Not far from the mouth of the Amazon, dead animals, including manatees -- mammals up to 3m long with flat, paddle-shaped fins -- and distinctive pink dolphins, line the banks of some tributaries. Normally, you would have to take a boat to cross these rivers but today, because of the Amazon basin's worst drought in memory, they are little more than mudflats with a trickle of water in the middle.
So far, the drought has had its most serious impact in the upper reaches of the river and its hundreds of tributaries in Brazil, Colombia and Peru. There, along many stretches, the water has fallen to the lowest levels ever recorded and has become impassable even for canoes. Some 600 Brazilian schools in Amazonas state have had to be closed and many hamlets, whose only contact with the outside world is by river, are running short of food and medicines. Several districts have been declared disaster areas and the army is having to bring emergency supplies to 900 towns and villages.
The problems are expected to get worse before the drought eventually breaks, perhaps in the next month when the Amazon's rainy season usually comes.
"Most little towns don't have sewage treatment," says Dan Nepstad, a US scientist based in Brazil. "Their sewerage is to put a pipe into the river. When you reduce the flow of these rivers, you have less water to dilute the sewage and cesspools build up. That has got all the makings for intestinal diseases and cholera. Water that's not moving is also a breeding ground for insects that carry malaria, dengue and other diseases."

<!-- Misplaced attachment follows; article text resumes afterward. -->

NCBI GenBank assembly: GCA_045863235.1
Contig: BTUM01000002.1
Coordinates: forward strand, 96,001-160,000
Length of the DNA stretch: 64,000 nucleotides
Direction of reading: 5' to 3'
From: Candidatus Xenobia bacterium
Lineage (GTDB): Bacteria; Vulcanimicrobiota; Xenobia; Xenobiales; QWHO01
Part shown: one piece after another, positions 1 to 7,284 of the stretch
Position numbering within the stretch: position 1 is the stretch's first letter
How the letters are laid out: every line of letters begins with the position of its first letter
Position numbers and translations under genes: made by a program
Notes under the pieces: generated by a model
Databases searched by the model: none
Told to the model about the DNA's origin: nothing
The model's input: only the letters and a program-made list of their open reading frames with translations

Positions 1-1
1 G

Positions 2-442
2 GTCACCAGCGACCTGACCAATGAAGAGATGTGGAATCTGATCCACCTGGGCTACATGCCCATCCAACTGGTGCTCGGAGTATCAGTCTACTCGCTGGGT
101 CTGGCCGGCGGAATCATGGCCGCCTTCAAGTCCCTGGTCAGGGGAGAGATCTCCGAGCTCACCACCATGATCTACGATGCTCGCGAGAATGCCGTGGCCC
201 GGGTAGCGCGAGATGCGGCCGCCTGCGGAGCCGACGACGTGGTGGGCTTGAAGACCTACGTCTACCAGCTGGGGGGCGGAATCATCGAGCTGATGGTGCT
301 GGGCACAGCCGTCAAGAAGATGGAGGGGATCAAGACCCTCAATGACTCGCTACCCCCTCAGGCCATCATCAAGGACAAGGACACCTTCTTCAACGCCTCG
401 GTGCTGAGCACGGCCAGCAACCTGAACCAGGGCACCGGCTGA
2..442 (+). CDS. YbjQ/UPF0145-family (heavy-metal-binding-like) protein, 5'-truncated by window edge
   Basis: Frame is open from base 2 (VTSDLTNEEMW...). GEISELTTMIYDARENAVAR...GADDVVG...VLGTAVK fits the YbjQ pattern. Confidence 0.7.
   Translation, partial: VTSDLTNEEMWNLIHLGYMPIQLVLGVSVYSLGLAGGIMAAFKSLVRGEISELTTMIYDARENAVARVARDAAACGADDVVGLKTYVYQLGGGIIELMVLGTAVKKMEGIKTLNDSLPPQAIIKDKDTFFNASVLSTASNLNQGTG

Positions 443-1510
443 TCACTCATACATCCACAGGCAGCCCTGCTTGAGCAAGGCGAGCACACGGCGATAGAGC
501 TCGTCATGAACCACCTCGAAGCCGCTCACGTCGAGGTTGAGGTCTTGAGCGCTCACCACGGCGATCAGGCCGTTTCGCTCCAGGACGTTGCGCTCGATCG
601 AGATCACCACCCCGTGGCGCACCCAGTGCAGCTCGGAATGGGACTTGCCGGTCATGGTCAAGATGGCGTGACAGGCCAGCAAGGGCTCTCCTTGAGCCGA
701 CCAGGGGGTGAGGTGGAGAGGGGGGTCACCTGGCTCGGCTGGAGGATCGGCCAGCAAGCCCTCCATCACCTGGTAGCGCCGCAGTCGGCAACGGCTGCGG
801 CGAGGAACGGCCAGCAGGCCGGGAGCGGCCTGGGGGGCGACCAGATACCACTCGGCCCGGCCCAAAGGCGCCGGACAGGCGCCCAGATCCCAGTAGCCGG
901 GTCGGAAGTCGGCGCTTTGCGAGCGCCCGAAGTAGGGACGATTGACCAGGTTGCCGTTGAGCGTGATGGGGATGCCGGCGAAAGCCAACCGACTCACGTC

But what is worrying some scientists even more than the growing scale of the humanitarian crisis is a suspicion that this year's drought may be the harbinger of a much greater disaster that could push the whole Amazon forest to a critical flip-over point and into an unstoppable process of self-destruction.
This is how the theory goes: the Amazon river contains a fifth of the planet's fresh water. Over 300km wide at its estuary, it carries more water than the world's next nine largest rivers combined. In a remarkable process, much of this water is recycled within the forest.
"The watering of the Amazon basin is a cycle that starts with the trade winds that fly over the surface of the Atlantic Ocean from Africa," explains Peter Bunyard, science editor of The Ecologist and an expert on the Amazon.
"The winds flow over warm tropical water so they become utterly laden with moisture. When the winds reach the Amazon forest, some of the vapor comes down in rainfall, but three-quarters of this rainfall is then recycled back into the atmosphere through evaporation and transpiration -- which occurs when water is sucked up from the soil into the trunks and then out through the leaves," Bunyard says.
"This process of convection, as it is called, occurs seven times as the winds cross the continent. It leads to the absorption of huge amounts of solar energy," he says.
When the winds eventually hit the Andes in the west, a huge air mass is pushed high up into the atmosphere. It moves out of the influence of the spinning of the Earth and drifts back to Africa.
"By the time this air mass reaches Africa, it is high, cold, dry and dense," Bunyard says. "It forms a high-pressure zone and, in sinking, causes the dry winds that blow across the Kalahari and Sahara deserts towards the Atlantic ocean. Africa's deserts are the other side of the coin to the tropical forest in the Amazon."